Respondent Rhinebeck Village Place sought to develop a lodging facility on a lot owned by Respondent Mirbeau of Rhinebeck, LLC. Petitioner, owner of an adjacent hotel, sought to invalidate the issuance of a negative declaration of adverse environmental impact pursuant to the State Environmental Quality Review Act (“SEQRA”), an area variance from the 5–foot maximum front-yard setback requirement in §120–8 of the Village of Rhinebeck Zoning Law (“Zoning Law”), and site plan and special permit approvals. The area variance was 296.7 feet to permit a front-yard setback of approximately 302 feet. The amended petition alleged that the project failed to comport with Village Center principles pursuant to §120–19 of the Zoning Law and would negatively impact the character of the community. The Supreme Court denied the petition and dismissed the proceeding. Petitioner appealed.
On appeal, Petitioner argued that the Village of Rhinebeck Planning Board erred in determining that the project would not create a material conflict with the community’s current plans or goals as officially approved or adopted, and that the project “would not result in the impairment of the character or quality of important historical, archeological, architectural, or aesthetic resources or existing community or neighborhood character.” The Court found that the record established that the review conducted by the Planning Board comported with the procedural and substantive requirements of SEQRA. In addition, while the area variance was substantial, there was no evidence that the variance would produce an undesirable change in the neighborhood, adversely impact the neighborhood’s physical/environmental conditions, that the benefit to the applicant could be achieved by other means, or that the difficulty was self-created. As such, the Court held that the Supreme Court properly denied the amended petition and dismissed the proceeding.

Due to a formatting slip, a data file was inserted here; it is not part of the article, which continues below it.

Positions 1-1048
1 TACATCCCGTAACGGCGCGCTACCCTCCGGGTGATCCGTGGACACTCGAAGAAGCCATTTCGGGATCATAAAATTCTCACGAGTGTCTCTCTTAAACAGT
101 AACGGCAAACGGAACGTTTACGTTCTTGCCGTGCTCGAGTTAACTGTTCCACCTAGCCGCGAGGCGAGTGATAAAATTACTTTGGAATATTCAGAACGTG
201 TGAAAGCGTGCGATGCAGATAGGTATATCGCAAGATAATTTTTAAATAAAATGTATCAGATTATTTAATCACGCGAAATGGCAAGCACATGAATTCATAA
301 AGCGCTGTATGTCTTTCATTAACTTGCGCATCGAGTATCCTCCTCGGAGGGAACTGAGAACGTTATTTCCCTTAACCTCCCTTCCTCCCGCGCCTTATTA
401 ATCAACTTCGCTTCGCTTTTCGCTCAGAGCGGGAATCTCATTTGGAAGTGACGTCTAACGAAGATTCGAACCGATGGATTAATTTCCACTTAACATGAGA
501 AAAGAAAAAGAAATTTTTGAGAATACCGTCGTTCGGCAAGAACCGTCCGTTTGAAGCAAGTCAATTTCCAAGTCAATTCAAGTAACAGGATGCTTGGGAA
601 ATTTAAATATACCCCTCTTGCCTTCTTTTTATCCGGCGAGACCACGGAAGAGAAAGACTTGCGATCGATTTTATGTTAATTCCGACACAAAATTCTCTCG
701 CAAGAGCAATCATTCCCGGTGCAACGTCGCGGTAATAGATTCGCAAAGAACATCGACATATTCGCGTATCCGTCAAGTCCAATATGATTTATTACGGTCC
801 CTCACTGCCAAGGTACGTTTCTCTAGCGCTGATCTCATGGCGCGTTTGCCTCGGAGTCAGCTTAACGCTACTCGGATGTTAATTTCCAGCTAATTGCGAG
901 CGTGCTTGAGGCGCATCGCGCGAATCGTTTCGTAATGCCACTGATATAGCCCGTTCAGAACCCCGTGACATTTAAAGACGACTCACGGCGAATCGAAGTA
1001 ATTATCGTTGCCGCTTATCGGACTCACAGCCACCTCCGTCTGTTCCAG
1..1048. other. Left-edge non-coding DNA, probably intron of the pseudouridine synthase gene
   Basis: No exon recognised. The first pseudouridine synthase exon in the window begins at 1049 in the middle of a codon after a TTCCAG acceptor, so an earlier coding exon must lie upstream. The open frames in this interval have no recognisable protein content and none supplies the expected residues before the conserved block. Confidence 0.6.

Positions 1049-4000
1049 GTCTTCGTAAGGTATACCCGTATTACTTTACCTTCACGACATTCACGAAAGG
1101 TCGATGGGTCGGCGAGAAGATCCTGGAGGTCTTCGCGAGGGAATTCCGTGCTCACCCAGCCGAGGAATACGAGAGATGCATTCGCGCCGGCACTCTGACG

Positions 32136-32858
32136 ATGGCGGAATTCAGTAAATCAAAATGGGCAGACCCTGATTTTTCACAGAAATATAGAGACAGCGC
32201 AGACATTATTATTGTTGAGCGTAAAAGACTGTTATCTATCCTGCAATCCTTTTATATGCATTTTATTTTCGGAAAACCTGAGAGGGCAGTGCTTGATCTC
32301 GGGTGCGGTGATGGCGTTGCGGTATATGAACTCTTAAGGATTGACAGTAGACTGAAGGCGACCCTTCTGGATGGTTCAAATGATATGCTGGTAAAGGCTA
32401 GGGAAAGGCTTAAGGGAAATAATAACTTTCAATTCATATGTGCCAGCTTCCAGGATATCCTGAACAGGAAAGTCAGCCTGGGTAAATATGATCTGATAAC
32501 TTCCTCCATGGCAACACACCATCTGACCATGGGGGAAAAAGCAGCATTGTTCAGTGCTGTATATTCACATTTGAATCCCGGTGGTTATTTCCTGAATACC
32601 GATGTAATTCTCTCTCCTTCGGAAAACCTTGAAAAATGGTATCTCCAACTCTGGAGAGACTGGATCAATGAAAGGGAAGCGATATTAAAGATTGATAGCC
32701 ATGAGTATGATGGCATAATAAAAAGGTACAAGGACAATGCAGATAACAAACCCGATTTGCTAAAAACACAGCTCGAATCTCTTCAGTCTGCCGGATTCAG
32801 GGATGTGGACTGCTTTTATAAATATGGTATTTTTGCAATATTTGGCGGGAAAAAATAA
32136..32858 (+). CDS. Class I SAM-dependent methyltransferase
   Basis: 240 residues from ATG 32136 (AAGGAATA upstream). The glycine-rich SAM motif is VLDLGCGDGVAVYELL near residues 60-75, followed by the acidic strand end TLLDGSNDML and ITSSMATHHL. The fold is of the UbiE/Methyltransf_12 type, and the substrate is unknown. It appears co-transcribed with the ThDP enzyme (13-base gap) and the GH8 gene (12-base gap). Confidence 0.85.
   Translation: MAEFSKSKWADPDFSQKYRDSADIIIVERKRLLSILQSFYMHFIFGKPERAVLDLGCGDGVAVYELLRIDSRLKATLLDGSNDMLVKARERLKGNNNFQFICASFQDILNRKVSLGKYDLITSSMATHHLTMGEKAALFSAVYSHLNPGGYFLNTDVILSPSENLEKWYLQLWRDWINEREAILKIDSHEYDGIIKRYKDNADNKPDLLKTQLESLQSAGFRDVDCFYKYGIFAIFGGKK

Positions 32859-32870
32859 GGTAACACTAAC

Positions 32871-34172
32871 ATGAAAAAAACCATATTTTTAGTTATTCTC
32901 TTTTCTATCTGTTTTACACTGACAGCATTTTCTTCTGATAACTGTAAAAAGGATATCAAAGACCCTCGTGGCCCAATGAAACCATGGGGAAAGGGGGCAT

The case was Beekman Delamater Properties, LLC v. Village of Rhinebeck Zoning Board of Appeals, 150 A.D.3d 1099 (2d Dep’t 2017).